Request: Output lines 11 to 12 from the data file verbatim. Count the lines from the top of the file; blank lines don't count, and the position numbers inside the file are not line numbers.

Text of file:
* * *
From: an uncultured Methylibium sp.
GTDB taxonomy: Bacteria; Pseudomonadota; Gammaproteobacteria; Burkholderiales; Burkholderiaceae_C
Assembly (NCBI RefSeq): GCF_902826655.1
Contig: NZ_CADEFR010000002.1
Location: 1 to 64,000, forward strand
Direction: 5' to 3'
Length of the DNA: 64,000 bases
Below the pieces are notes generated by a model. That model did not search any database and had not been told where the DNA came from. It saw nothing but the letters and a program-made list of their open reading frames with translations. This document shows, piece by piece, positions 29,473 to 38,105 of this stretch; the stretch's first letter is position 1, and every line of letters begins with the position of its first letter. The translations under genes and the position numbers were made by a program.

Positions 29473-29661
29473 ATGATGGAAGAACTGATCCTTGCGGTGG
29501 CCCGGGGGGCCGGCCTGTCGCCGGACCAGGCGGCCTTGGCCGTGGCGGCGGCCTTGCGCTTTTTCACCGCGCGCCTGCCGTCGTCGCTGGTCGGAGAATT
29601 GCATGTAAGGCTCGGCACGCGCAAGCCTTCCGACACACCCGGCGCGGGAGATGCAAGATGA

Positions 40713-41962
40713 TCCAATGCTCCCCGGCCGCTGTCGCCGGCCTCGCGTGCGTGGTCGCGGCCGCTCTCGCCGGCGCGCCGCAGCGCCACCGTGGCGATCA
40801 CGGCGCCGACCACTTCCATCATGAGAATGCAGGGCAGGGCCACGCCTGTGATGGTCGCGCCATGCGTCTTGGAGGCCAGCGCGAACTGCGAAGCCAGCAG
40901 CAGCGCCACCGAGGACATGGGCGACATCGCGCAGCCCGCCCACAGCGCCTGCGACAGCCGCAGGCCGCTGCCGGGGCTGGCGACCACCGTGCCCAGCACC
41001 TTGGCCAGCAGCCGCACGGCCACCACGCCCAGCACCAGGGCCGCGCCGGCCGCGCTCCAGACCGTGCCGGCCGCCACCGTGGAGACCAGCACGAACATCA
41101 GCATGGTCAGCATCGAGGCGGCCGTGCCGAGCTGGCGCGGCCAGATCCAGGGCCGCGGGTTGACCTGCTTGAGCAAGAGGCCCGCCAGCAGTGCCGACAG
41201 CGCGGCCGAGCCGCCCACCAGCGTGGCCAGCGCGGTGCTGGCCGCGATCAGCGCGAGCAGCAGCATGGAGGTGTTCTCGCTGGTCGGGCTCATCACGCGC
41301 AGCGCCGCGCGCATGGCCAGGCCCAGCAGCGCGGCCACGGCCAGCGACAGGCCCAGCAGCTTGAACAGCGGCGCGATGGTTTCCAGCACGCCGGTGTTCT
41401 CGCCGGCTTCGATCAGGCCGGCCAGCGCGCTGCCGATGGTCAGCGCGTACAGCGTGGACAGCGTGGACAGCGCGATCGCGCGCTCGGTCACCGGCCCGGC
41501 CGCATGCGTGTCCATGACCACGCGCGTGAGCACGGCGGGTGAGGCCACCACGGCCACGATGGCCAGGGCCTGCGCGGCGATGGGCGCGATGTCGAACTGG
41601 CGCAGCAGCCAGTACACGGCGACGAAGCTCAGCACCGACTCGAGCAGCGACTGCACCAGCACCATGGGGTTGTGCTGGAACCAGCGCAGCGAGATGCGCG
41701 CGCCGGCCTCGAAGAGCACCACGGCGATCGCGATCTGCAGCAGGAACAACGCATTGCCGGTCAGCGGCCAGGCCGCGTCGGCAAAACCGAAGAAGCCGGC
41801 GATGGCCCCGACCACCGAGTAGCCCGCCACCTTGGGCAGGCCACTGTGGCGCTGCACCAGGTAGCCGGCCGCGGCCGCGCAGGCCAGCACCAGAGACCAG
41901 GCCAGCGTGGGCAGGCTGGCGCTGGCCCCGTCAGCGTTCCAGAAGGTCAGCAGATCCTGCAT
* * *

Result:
29501 CCCGGGGGGCCGGCCTGTCGCCGGACCAGGCGGCCTTGGCCGTGGCGGCGGCCTTGCGCTTTTTCACCGCGCGCCTGCCGTCGTCGCTGGTCGGAGAATT
29601 GCATGTAAGGCTCGGCACGCGCAAGCCTTCCGACACACCCGGCGCGGGAGATGCAAGATGA